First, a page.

Thursday, April 30, 2009

Speaker Pelosi Asked to Intercede in Congressional Turf War Over Mortgage, Senate Seat, and Defense Contracting Rackets

Washington, D.C.--Democrat leaders urged Speaker Nancy Pelosi to intercede after a congressional turf war erupted over congressional control of rackets in mortgages, Senate seats, and defense contracting.

Taxpayer money is being appropriated faster than bookies on the House Ways & Means Committee can process it, and their chairman, Rep. Charlie Rangel (D-NY), has been distracted by an ethics investigation regarding his failure to pay federal income taxes. The result is a rare breakdown in business as usual and a struggle for control over what scarce private funds remain in the economy.

The gangland rivalry began when Rep. Jesse Jackson (D-IL) called defense contracting “a dirty business” and threatened to divert lobbyist donations from a defense project in Rep. Jack Murtha’s (D-PA) district to Jackson’s Senate seat gambling operations in Chicago.

Rep. Murtha, a member of the House Appropriations Committee, struck back. The next day Jackson received a jackass’s ear in an inter-office envelope. “It was an appropriator message,” said a source. “It means your earmark sleeps with the donkeys at the bottom of the canyon.”

The situation escalated when Jackson found his Senate seat reduced to a smoldering pile by weapons the Pentagon had long rejected as unnecessary. And it reached a head when the loss of the Senate seat cost Senate Banking Committee Chairman Chris Dodd (D-CT) leverage in negotiations over a conference report involving housing bailout policies. Dodd retaliated, and Murtha saw his mortgage rate skyrocket.

The next day, Speaker Pelosi called an emergency meeting of the congressional families. According to sources, Pelosi told those assembled that “vengeance won’t bring your earmark back,” and she admonished them to maintain the peace, saying “There’s enough taxpayer money for everyone as long as we don’t draw unwanted attention.”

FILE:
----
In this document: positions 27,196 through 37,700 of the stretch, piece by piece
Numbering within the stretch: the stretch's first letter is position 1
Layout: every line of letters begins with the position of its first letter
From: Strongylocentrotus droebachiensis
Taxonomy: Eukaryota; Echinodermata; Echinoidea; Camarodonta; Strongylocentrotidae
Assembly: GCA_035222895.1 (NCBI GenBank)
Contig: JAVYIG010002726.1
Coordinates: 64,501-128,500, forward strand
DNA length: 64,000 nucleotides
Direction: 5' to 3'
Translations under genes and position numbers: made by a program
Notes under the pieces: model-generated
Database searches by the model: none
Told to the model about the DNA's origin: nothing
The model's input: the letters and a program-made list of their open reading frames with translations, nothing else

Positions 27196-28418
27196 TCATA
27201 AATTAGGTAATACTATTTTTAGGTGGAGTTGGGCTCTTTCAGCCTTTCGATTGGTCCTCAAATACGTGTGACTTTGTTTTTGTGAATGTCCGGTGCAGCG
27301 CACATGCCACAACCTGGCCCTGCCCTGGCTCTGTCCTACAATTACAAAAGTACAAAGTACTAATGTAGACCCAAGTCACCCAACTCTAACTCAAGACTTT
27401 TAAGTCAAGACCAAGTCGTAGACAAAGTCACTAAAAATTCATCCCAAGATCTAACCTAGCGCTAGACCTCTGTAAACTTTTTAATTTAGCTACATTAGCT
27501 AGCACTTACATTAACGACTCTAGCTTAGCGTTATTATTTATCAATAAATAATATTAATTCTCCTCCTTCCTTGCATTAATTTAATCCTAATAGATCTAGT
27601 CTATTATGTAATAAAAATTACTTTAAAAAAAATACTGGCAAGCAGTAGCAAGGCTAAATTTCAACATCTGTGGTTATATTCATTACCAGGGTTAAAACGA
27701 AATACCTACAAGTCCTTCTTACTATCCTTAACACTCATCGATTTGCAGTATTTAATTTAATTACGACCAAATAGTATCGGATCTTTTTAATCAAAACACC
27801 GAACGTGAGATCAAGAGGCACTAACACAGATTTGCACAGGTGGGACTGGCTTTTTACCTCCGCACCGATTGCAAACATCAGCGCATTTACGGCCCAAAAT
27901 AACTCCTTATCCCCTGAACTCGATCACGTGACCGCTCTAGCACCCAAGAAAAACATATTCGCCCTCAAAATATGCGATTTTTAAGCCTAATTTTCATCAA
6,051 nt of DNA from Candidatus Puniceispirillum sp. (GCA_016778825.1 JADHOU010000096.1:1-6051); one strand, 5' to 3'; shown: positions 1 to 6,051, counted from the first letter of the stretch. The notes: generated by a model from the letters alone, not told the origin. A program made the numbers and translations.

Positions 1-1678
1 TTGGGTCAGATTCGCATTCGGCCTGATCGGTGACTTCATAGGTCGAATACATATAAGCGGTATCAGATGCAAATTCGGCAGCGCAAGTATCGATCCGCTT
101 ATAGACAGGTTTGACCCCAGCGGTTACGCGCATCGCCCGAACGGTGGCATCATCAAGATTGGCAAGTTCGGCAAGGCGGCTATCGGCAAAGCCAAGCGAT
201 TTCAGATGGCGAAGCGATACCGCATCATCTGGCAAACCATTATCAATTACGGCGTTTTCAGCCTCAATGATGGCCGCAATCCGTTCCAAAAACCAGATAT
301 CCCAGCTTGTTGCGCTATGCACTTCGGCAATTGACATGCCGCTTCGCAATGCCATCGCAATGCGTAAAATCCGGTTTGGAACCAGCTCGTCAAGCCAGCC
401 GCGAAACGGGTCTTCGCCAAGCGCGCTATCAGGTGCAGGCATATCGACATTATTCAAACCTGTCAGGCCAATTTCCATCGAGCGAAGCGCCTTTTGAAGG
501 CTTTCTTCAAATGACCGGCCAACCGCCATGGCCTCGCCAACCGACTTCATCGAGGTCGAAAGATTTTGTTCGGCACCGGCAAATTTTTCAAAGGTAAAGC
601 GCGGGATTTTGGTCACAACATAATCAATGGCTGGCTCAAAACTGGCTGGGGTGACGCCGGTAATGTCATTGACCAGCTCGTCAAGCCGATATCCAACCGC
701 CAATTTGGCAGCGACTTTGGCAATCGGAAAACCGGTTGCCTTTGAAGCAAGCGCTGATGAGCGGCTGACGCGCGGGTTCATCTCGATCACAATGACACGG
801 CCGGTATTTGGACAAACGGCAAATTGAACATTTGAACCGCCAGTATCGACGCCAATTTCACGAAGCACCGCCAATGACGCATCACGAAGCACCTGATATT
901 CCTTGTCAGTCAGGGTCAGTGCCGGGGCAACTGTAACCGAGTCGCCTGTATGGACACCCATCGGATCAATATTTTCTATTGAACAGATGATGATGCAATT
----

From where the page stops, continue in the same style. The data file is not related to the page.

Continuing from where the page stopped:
But attention became impossible to avoid as family members, for the first time, broke the “code of silence” -- a family agreement to keep secrets that was employed most recently in a federal criminal prosecution when the Justice Department refused to give exculpatory information to lawyers for Republican Senator Ted Stevens.

Since then, word has leaked that Dodd’s Connecticut and Washington, D.C. homes were refinanced to below-market rates by a mortgage company under the jurisdiction of his banking committee. Dodd has insisted he was unaware being on the company’s “V.I.P list” meant he was receiving special treatment, saying “V.I.P? I thought the gesture was in honor of my late godfather, Vespaciano Ignacio Pasquini.”

Dodd has also come under scrutiny for authoring a provision in the federal spending bill that allows bailed-out companies to pay huge bonuses while receiving taxpayer dollars. He expressed dismay at the popular uproar that followed, saying “This isn’t personal. It’s business. Or government. Or business controlled by government. Capiche?”

The latest controversy surfaced when family members began questioning whether Murtha, along with Reps. Jim Moran (D-VA) and Peter Viscosky (D-IN), had steered $250 million in defense appropriations to clients of the PMA Group and KSA Consulting, which employed Murtha’s brother Robert.

“That’s my family,” Murtha said. “It’s not me.”

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